Ślokaḥ, the Sanskrit verse, consisted of two sixteen-syllable lines of two eight-syllable sections (pāda) each. Thence Tibetans, accorded to each pāda, a full line of an equal number of syllables, mostly seven or nine. Within the ślokaḥ and four-line structure, ‘Jam-dbyang Chos-sgron mastered most of the embellishments such as starting each line with the same syllable or word, repeating the same syllable or word in each line and the use of the alphabetical poem or acrostic (ka rtsom, ka bshad). The latter consists in writing a thirty line poem where each line starts with one of the thirty letters of the Tibetan alphabet, starting with the first Ka and finishing with the last A. Each letter has to have a complete meaning as in the poem ‘The little song to remember the kindness of my grandmother, Lhun sgrub mtsho’ (Aphyi lhun sgrub mtsho’i bka’ drin rjes dran gyi glu cung bzhugs).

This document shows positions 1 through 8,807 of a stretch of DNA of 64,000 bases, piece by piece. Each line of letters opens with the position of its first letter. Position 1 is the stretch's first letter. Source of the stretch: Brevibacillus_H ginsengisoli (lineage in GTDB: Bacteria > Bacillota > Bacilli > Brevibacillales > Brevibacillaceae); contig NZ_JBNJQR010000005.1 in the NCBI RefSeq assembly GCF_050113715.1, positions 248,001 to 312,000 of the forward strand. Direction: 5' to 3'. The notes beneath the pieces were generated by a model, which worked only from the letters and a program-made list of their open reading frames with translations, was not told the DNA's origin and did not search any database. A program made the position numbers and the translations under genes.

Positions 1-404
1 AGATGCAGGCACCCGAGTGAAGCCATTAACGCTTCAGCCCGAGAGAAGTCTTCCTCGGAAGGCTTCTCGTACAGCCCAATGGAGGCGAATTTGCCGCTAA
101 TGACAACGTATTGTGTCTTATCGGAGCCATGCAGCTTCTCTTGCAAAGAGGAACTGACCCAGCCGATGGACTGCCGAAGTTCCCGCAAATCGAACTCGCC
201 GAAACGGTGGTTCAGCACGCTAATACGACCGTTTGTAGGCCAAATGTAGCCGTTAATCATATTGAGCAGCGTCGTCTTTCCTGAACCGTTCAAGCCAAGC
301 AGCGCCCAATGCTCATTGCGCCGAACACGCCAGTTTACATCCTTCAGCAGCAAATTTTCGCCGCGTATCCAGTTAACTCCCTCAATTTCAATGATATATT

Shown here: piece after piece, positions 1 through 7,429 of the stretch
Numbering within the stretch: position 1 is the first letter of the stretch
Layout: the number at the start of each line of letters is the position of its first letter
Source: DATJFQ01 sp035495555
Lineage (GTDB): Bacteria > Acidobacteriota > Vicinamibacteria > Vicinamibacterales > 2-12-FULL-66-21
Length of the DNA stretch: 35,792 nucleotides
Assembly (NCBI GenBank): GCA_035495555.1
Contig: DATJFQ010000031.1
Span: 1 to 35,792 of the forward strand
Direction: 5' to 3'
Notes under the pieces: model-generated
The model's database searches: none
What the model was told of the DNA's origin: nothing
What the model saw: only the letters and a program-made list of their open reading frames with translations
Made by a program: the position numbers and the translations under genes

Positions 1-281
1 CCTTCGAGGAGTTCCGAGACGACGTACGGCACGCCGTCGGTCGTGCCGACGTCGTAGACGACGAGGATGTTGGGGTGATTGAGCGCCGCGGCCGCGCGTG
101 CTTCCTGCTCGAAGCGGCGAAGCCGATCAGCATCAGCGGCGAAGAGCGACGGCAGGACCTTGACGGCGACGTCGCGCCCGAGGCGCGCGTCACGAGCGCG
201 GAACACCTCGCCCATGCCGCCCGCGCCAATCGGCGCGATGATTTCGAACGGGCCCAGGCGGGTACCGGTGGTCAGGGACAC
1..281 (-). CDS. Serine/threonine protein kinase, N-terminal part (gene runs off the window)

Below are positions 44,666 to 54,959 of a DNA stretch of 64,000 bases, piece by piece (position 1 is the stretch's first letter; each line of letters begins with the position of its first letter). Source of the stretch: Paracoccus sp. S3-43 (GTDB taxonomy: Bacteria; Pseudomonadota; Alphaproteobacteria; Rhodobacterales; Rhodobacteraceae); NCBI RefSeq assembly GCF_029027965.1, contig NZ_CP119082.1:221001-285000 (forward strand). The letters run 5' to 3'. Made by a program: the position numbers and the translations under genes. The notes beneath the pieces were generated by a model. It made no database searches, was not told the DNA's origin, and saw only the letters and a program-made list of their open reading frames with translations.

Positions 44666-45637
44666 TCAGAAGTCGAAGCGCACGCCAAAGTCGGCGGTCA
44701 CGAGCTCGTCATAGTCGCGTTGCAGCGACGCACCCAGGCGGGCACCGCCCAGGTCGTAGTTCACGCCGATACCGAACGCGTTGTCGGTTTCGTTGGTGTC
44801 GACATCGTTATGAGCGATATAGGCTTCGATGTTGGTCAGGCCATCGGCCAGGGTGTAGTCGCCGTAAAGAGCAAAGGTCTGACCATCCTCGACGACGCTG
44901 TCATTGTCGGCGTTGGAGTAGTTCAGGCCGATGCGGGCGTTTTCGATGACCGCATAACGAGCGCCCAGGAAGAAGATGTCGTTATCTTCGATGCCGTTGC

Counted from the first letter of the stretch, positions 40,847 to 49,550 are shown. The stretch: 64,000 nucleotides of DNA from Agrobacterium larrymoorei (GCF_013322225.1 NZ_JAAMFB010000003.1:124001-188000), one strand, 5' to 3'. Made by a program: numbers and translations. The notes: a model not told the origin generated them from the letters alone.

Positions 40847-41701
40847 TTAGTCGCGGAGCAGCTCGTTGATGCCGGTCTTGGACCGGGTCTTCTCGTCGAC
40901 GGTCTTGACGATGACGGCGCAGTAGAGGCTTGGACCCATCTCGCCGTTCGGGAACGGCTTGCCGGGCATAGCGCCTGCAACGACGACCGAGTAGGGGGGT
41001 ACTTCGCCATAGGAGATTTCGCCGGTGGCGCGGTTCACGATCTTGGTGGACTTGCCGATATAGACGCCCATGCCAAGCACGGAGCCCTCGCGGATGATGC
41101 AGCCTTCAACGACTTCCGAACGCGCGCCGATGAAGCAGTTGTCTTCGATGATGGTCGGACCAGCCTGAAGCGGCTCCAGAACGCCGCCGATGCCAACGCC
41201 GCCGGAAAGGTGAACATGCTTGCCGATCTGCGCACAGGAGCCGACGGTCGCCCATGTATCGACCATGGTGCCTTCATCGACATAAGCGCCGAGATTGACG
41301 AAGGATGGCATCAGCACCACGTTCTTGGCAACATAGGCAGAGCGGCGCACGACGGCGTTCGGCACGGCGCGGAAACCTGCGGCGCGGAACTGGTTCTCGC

I will conclude this paper with the poem entitled ‘Brug chen zhabs drung rin po cher phul ba’i legs skyes tshigs su bcad pa bzhugs (Verses as a gift offered to ‘Brug chen Zhabs drung Rinpoche), dedicated to her brother Chögyal Namkhai Norbu, in which ‘Jam chos expresses the deep love she felt for him and for her special family:
With devotion holding my hands joined at the heart, I pay homage
To Chögyal Namkhai Norbu,
Manifestation of Bla ma ‘Grol ‘dul
Lord of the mind teachings of Samantabhadra.
I believe that it is so very rare to find
In the three worlds, someone like you
That enlightens, with the state of Samantabhadra,
The great darkness of the widespread five defilements.
I also never had doubts
On what the supreme conqueror Karmapa
That your enlightened activities will spread everywhere.
Even if the sound of the tampura of your profound teachings
That completely liberates the nature of the mind
Briefly arrived to my ears
Only a small part reached my mind.
I who am extremely entangled in samsãra,
Even if it is difficult to follow you now,
I pray to obtain the good fortune
To one day find the state of my mind.
I hope that you, supreme glory of the teachings,
Will remain, with your lotus feet, firm in the dimension of the vajra,
And that your activities, for the teachings and for the sentient beings,
Will spread in space
Without obstacles, spontaneously.
Brother born from the same parents
For a long time we all have been together
Even if for a while we had to be separated because of karma
I pray that soon we will be together again.